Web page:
The prison regime for women tends to be less strict than for their male counterparts. Apart from the Berkendael prison in Brussels, it is also common for women have less work availability, choice of leisure activities and access to semi-open detention. Marneffe prison, for example, has a semi-open detention regime available to men only.
Maternity in detention¶
Pregnant women are regularly incarcerated without the pregnancy being taken into account. It is not uncommon, that pregnant inmates must share a cell with a smoking cellmate. Obstetrician / gynaecologist consultations are not regularly offered to pregnant prisoners except in Forest prison.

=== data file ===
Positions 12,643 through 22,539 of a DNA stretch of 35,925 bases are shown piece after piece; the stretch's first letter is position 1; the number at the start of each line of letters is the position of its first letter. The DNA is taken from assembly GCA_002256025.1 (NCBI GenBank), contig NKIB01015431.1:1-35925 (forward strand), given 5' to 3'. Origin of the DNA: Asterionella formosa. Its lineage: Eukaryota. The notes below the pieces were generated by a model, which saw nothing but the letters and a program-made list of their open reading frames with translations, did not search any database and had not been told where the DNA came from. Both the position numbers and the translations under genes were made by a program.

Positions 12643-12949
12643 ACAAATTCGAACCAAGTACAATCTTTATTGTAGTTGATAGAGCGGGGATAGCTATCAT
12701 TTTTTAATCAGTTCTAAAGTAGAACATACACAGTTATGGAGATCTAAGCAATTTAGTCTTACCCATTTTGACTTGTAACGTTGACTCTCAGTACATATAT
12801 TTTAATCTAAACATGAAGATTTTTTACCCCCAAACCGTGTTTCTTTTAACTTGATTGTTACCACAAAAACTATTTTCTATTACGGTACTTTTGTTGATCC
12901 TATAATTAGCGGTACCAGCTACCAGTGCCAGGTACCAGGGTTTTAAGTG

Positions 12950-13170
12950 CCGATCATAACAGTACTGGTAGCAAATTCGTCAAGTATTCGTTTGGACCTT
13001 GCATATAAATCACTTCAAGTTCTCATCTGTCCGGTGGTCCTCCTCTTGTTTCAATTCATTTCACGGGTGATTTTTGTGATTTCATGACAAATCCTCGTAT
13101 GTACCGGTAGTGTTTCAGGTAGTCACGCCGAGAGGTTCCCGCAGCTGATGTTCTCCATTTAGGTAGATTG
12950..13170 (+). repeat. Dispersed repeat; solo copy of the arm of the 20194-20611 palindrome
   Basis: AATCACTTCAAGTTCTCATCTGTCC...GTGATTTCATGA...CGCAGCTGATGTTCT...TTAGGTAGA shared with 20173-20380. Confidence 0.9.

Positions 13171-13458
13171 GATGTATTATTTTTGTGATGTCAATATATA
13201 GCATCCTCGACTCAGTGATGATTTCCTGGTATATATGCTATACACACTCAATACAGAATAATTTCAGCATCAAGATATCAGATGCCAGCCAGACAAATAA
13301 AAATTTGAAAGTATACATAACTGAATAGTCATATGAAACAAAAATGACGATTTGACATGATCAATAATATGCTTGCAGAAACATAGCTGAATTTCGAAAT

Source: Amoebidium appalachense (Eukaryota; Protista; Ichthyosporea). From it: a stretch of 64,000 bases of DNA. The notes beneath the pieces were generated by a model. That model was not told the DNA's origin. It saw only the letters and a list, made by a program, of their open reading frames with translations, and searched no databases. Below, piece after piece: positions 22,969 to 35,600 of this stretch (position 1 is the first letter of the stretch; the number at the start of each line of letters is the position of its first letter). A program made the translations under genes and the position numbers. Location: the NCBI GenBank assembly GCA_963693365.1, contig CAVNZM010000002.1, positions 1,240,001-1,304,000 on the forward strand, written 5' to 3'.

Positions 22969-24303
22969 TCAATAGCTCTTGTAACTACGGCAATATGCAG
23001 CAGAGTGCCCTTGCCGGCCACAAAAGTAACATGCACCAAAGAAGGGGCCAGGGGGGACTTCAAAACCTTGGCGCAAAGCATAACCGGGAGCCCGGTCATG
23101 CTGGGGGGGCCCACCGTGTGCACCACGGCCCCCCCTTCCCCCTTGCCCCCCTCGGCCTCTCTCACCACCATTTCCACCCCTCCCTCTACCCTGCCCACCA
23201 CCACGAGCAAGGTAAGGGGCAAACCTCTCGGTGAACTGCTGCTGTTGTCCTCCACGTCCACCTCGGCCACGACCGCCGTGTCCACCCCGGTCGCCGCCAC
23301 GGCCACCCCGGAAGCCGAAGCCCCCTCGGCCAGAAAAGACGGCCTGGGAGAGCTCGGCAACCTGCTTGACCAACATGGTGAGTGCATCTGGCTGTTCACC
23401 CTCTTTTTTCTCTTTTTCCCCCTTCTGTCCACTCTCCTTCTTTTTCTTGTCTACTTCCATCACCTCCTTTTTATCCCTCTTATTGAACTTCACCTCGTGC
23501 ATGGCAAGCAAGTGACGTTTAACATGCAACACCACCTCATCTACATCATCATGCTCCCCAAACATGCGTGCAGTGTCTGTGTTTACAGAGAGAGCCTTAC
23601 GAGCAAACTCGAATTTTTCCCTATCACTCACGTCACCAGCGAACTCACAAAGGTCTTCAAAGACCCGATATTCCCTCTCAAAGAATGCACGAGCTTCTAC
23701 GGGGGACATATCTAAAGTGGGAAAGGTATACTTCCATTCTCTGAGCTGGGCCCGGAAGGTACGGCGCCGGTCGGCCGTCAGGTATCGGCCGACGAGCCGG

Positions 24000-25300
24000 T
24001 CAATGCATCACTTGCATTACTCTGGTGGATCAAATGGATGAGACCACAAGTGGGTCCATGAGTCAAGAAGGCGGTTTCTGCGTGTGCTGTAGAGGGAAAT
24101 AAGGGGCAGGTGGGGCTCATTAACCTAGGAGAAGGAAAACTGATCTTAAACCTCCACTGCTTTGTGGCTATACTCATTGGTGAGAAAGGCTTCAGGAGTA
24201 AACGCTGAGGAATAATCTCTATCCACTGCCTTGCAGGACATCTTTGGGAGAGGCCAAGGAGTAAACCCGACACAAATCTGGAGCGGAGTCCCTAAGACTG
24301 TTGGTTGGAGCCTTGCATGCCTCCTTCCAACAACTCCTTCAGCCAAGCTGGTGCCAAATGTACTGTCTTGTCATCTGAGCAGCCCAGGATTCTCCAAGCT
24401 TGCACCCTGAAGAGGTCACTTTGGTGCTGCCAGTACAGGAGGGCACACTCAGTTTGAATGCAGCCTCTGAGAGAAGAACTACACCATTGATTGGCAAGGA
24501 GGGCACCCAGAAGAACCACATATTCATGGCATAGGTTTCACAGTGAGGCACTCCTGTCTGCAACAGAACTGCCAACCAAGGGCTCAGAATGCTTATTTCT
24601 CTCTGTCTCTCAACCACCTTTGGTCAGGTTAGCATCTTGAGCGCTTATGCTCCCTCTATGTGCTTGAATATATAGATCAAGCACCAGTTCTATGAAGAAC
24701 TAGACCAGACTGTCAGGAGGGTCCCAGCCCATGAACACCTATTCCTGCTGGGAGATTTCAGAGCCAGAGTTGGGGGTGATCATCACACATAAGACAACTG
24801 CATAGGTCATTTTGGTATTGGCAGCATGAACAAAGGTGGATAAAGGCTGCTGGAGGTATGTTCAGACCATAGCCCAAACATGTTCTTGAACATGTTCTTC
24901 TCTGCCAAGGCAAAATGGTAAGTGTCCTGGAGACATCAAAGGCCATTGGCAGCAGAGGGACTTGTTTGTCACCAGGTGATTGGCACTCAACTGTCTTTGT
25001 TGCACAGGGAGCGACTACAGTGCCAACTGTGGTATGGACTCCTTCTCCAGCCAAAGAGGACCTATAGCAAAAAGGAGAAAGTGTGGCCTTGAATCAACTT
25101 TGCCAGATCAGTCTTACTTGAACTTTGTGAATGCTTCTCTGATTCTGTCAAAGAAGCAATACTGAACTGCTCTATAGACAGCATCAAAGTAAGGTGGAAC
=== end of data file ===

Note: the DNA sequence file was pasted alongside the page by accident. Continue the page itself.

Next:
Upon reaching month 6 of pregnancy, prisoners are transferred to the Bruges prison, which is equipped with facilities. Delivery takes place in a civil hospital. Since 2005, after intervention by the Belgian delegate for Children’s Rights, handcuffs have been removed during labor. No family members are allowed to be present during childbirth. Fathers are informed via mail or phone. After birth, detainees are quickly transferred back to their cells and systems are not in place for postnatal care. In case of emergency, prisoners are generally sent back to the hospital.
Breastfeeding prisoners, who are summoned to appear court, must appear without their child. Children born in prison stay in the care of their mother until the age of three. In practice, most of these children are less than one year old. Once the child turns 3, the child is put in the care of a family member, or in a foster care family or institution.